My mother attempted to fill in the gaps with frequent trips to the library, but I was far more interested in Goosebumps, and if the black men in those books weren’t the same ones dunking basketballs and appearing on the side of Wheaties boxes, I really wasn’t having it.
The interpersonal relationships I’ve had with black men in my life never yielded much better returns. My maternal grandfather died when I was ten, leaving me with memories of him handing me a dollar to bring him something to drink and saying in front of my grandmother that he had never been in love, which is two more memories than I have of my father’s father. And while I did indeed grow up with a father in my life, his was more a role of disciplinarian than curator of thought and debate.
The cats I hung out with in my adolescent years weren’t any better. My preoccupation with being considered “cool” meant my homies were holding in-depth discussions on the latest Jordans and the finer points of getting girls’ numbers instead of the works of W.E.B. Du Bois and Manning Marable. The crew is different now, but if I’m being totally honest, we spend just as much if not more time discussing round asses as we do Occupy Wall Street.
Through luck and the power of social media over the past few years, I’ve had the extreme honor of sitting at the table breaking bread and sharing in the knowledge of many brilliant black men. And having these opportunities has not only altered my sense of self, but challenged many of the ideas I used to hold on just what constitutes black manhood.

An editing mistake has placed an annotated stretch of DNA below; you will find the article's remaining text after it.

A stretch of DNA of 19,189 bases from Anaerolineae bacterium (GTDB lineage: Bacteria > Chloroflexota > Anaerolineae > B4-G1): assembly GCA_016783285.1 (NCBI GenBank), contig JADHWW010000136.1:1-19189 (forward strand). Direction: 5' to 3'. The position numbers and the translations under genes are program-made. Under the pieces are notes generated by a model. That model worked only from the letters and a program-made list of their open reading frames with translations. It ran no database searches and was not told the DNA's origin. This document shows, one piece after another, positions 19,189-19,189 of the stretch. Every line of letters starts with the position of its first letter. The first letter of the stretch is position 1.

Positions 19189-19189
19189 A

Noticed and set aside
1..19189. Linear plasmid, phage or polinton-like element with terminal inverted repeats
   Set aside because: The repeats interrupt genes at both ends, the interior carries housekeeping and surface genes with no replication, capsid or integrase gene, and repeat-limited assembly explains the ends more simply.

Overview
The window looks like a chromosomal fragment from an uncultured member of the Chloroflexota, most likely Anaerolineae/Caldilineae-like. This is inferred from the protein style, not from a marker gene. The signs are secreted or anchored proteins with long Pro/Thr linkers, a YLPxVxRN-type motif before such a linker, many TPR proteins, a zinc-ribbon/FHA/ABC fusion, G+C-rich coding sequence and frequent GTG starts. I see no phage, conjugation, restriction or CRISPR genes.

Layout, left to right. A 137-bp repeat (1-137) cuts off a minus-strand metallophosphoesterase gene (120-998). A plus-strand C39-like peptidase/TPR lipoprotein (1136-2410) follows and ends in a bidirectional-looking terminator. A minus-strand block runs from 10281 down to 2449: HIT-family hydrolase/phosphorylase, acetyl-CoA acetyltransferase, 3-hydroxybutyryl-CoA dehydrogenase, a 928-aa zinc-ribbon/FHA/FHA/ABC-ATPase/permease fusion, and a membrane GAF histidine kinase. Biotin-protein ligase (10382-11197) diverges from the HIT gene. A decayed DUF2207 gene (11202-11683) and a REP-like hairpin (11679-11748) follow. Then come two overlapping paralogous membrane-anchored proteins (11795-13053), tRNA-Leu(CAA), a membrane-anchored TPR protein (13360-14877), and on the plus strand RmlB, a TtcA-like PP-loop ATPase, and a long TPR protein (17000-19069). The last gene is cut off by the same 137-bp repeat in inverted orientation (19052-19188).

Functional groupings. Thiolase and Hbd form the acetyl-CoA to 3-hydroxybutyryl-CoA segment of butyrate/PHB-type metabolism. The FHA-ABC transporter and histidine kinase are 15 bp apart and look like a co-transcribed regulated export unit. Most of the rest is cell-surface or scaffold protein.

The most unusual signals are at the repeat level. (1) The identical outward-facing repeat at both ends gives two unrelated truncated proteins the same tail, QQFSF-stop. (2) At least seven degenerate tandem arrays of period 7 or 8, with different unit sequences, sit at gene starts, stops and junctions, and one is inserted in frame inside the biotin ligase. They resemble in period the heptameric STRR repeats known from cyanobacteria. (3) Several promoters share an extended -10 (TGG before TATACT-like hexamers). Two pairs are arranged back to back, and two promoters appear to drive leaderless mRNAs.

What we sometimes miss is that seeing black men in positions that require intellectual prowess isn’t just about the self-esteem of black boys but how they esteem one another. Black people ingest the same racist culture and stereotypes that is a part of the American diet. It’s not just a matter of reversing the beliefs about your personal self but the collective. We can, and I make myself no exception, project those same damaging prejudices on the group to which we belong that the wider public embraces. Consequently, it tarnishes our relationships with one another.
This isn’t an attempt to downplay the importance of being introduced to and seriously engaging an array of thought from people across the spectrum and a variety of backgrounds. And I don’t mean to suggest I value the thoughts of black men above all others. But it’s like that episode of Good Times where the family’s fortunes begin to turn around the moment they replace the portrait of a white Jesus with a Jesus of a darker hue (which really was supposed to be Ned the Wino, but that’s a whole ‘nother, deeper discussion of its own). There’s a power in seeing your optimal reflection that many black men are deprived. It’s just a matter of finding a way to put more brothers on the wall.
If any of us are truly concerned about the future of black boys in this country, the simplest and most profound individual action we can take is to put a book in one’s hands and tell him, “a black man wrote that.”